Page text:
The Florida Department of Health is asking for more vaccines from the federal government to combat a monkeypox outbreak.
State health officials said Florida leads the nation in monkeypox infections with more than 200 cases. There are about 2,000 cases nationally and 14,000 worldwide.
Dr. Ulyee Cho with FDOH said the state health agency is increase vaccine supply while encouraging high risk groups to become inoculated.
“From our state perspective, we are working with and allocating as much as we can and hopefully as vaccines increase and production increases and we can get more for the state,” Cho said. “We are really dictated by the federal government allocation. We get 25,000 here for state of Florida and again with more than half going to the areas with most disease. Some parts of the state have zero cases. We are trying to prioritize where we see the most transmission.”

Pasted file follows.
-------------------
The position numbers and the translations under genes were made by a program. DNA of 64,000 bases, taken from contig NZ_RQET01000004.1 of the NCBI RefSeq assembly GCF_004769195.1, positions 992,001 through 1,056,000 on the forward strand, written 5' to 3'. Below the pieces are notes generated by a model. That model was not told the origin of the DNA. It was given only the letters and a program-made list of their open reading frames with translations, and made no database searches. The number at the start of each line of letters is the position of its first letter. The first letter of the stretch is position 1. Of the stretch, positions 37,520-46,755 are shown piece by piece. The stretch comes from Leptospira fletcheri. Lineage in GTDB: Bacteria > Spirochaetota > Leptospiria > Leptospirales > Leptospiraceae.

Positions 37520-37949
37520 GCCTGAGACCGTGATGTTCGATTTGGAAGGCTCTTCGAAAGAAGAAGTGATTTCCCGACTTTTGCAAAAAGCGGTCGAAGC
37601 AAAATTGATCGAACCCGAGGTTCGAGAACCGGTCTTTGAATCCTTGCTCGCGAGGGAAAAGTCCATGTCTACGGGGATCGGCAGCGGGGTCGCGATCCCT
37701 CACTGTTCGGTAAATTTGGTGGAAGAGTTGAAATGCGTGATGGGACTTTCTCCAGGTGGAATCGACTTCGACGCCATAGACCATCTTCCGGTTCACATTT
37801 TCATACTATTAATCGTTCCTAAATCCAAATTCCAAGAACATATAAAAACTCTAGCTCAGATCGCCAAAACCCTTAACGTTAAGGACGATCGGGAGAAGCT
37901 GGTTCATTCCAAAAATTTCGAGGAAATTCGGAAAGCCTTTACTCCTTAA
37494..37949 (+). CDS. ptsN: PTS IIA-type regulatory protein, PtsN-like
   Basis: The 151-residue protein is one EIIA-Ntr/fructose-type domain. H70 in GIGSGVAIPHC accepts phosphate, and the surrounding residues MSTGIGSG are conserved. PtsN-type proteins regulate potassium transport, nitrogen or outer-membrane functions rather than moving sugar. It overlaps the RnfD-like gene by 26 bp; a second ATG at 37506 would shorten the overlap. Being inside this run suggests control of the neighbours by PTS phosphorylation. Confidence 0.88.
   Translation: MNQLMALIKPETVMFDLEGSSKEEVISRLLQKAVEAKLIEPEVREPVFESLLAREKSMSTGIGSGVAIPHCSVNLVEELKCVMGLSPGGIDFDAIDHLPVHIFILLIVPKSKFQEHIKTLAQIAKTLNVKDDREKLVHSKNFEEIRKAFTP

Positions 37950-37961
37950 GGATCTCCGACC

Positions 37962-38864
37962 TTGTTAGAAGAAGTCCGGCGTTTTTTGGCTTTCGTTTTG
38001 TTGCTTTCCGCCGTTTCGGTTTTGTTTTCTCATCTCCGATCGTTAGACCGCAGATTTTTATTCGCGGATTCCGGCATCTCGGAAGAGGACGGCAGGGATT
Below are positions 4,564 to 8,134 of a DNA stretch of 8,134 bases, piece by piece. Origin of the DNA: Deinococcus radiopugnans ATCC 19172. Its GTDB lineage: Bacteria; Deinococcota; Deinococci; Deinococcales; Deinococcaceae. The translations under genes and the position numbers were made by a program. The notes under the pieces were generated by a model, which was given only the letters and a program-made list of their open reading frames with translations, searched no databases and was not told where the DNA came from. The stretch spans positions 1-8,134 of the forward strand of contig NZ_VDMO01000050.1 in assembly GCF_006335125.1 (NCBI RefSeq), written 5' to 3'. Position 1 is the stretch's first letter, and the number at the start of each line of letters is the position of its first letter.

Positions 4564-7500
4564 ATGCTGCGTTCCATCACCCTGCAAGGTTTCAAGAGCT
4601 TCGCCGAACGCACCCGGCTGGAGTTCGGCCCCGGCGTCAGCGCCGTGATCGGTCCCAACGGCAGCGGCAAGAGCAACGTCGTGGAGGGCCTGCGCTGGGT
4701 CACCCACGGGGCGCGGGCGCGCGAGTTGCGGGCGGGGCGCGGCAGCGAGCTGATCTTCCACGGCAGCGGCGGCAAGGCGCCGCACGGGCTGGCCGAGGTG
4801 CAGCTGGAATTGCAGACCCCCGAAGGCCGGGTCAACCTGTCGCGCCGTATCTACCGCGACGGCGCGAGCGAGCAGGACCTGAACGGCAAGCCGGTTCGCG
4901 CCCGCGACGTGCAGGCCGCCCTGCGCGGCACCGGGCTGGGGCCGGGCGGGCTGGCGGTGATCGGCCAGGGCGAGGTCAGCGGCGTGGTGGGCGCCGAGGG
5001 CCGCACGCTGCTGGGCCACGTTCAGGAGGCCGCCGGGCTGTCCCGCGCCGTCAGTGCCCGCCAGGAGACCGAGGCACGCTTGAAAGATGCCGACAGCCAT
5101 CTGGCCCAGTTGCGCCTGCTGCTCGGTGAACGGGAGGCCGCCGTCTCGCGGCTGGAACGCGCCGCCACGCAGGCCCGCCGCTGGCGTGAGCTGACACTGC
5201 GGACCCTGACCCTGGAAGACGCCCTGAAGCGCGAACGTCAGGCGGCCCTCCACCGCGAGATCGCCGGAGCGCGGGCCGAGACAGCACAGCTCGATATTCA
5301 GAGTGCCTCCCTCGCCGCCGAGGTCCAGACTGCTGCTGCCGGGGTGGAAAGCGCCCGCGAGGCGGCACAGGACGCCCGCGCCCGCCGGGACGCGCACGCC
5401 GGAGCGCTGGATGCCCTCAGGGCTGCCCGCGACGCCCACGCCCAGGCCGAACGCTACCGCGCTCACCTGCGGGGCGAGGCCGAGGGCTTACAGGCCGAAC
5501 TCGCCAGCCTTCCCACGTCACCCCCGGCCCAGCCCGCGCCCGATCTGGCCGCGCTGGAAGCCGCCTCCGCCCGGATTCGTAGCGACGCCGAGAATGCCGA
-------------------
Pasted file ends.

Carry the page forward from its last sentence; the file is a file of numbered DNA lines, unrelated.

Health officials said more than 75% of all cases in Florida have been reported in just Broward and Miami-Dade Counties.
FDOH is providing an online dashboard for the public to receive the latest case information.
High risk groups include sexually active gay men, healthcare workers and anyone who comes into close contact with a confirmed positive case.
Dr. Cho said an increase in vaccine supply will continue, and planning is underway regarding a larger distribution.
“We are in the planning stages. We’ve had some discussions again with local community partners, and we have begun transferring vaccine to those community partners. So hopefully we will continue to transfer and continue to work with community partners and as more vaccines become more available, to sort of expand that operation,” Cho said.
Dr. Cho also said with an increase in testing for monkeypox, an increase in confirmed positive cases is expected.
FODH-Seminole also reached out to News 6 to announce that in the event of a case being reported, it will conduct an investigation to notify anyone who may have been exposed. The agency added it will be offering monkeypox vaccines to high-risk groups as doses become available.